When I moved into a new home a few years ago, paying for a weekly garbage service seemed like a necessary expense. After all, I needed to pay someone to haul away my trash, right?
So once a week I dragged my mandatory rolling container (over 4 feet tall) out to the curb. The rest of the week that hulking container took up valuable garage space. My two-person household was producing garbage, but never enough to fill the container. Some weeks I didn’t even take it to the curb, and I was paying at least $60 a month for the service.
There had to be a better way than spending all that money on garbage! So I investigated an alternative approach utilizing my county’s recycling center. I cut my yearly garbage bill from $720 to a mere $34 (that’s 95 percent savings). Here’s how:
I was already recycling standard objects: glass, tin and aluminum cans, cardboard, plastics, magazines, and newspapers. I learned my local recycling center also took paper, scrap metal, old electronics, motor oil, and even yard debris from tree limbs to grass clippings and leaves. They make it into mulch that county residents get for free! My sister’s employer accepts old batteries in a recycling program, and my son’s school accepts old cell phones and printer cartridges. So I started recycling all of those items. I also created a compost area in my backyard for food waste. At that point, the trash generated from my household was minimal.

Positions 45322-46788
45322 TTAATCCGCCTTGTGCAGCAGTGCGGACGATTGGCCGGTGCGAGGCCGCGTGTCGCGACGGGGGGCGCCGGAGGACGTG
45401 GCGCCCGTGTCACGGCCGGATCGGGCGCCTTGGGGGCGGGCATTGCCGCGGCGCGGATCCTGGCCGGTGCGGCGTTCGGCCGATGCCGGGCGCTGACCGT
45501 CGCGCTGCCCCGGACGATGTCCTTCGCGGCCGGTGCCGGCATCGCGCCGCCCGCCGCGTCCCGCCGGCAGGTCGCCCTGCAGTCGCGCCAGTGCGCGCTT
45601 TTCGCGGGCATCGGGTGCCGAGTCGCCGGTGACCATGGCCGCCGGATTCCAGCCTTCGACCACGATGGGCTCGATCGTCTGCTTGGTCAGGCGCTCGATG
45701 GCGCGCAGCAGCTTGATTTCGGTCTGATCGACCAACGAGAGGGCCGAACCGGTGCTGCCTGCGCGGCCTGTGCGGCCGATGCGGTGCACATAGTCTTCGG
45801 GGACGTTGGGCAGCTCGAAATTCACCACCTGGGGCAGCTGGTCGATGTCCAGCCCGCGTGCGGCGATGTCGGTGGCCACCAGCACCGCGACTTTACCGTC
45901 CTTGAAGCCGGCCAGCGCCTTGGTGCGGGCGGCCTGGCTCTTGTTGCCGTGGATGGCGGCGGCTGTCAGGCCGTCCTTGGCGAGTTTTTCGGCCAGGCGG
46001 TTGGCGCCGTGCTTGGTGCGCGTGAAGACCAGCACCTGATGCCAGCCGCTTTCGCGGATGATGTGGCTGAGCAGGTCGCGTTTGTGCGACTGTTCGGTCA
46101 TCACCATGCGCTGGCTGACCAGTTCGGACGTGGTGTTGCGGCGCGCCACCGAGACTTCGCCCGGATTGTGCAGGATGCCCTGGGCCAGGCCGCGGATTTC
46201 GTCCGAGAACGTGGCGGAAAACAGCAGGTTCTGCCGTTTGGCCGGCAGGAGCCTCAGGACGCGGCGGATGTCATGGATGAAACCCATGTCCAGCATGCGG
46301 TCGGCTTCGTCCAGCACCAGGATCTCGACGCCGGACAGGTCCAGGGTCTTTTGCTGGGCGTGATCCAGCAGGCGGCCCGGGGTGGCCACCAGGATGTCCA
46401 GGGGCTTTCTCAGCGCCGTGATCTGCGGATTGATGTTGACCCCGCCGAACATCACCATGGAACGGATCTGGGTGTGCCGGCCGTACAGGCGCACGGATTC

My local recycling center also sells large-sized garbage bags with the county logo for $2 to dispose of any trash that cannot be recycled. I buy one of these, keep it in a normal-sized bin in my garage, and haul it myself in my hatch-back car to the center every three or four weeks. At $2 a bag, I was able to cancel my curbside service.
Now I am in charge of my own debris and am incredibly conscious of the trash my family generates. I recycle, buy items with less packaging, and reuse items when I can — it’s a win for me, my wallet, and the environment!
Forgoing garbage service may not be possible for every family. But Krazy Coupon Ladies should explore alternative options in their area for recycling and self-disposal.
This has been a guest post by Audrey from TX
Find out more about the KCL Contributor Network!